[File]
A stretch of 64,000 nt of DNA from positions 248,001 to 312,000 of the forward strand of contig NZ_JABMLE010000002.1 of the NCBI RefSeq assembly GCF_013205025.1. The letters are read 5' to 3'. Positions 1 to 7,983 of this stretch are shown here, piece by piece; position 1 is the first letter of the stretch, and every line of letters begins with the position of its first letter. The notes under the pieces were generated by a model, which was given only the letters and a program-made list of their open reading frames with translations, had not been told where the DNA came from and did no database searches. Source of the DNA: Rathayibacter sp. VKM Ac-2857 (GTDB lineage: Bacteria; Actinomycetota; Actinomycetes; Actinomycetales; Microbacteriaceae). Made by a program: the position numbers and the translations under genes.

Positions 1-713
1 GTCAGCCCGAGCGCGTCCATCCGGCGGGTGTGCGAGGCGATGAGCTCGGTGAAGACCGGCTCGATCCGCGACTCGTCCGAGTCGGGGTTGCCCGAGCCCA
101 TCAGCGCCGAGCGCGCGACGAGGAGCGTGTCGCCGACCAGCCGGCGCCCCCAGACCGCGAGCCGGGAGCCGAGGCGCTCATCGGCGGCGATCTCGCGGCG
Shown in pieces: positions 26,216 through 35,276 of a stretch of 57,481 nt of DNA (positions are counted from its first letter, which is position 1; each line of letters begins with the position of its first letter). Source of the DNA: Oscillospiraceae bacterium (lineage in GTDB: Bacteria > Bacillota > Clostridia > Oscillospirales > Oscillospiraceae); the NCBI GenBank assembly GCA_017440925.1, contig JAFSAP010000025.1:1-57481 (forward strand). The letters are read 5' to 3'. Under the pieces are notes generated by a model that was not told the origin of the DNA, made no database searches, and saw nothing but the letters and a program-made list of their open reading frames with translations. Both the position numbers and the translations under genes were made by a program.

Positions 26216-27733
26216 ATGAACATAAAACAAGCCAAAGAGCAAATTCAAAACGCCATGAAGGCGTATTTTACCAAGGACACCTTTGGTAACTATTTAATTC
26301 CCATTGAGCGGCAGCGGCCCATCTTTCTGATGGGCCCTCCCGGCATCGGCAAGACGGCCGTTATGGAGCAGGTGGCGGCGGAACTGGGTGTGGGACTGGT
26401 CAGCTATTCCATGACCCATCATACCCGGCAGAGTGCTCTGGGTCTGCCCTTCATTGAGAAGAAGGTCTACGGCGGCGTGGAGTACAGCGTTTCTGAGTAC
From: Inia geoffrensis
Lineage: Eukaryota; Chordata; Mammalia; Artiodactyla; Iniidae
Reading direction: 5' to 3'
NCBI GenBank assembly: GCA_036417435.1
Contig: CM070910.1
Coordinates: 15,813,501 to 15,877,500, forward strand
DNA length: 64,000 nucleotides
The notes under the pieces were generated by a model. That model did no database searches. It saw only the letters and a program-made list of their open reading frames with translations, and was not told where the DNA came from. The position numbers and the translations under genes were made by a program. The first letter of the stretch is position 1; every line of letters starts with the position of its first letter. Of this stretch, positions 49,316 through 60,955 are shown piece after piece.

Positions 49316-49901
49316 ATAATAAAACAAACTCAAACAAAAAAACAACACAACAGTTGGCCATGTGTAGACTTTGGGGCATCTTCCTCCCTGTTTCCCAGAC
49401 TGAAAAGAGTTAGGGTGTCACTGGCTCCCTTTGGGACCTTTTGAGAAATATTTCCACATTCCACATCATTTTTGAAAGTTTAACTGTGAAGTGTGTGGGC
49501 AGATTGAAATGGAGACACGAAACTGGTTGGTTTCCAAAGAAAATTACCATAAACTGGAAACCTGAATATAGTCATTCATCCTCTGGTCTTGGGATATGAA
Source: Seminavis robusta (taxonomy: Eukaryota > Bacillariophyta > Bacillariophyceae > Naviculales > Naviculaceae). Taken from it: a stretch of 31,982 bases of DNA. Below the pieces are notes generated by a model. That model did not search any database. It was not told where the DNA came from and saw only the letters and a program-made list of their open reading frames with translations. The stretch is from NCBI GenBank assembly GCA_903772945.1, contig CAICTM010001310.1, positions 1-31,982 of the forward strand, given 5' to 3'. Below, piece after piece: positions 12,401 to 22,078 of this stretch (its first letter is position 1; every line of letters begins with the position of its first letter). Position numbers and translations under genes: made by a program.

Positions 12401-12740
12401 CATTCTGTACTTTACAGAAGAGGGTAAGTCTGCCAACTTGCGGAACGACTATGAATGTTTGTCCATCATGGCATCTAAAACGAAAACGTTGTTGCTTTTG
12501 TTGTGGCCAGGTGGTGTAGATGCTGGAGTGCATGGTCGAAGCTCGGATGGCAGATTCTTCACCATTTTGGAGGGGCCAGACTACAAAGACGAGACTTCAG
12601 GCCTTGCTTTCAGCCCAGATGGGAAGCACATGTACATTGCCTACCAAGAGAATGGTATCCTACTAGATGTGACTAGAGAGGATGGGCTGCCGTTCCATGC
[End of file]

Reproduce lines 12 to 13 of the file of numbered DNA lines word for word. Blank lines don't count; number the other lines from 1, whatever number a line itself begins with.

Reading direction: 5' to 3'
NCBI GenBank assembly: GCA_036417435.1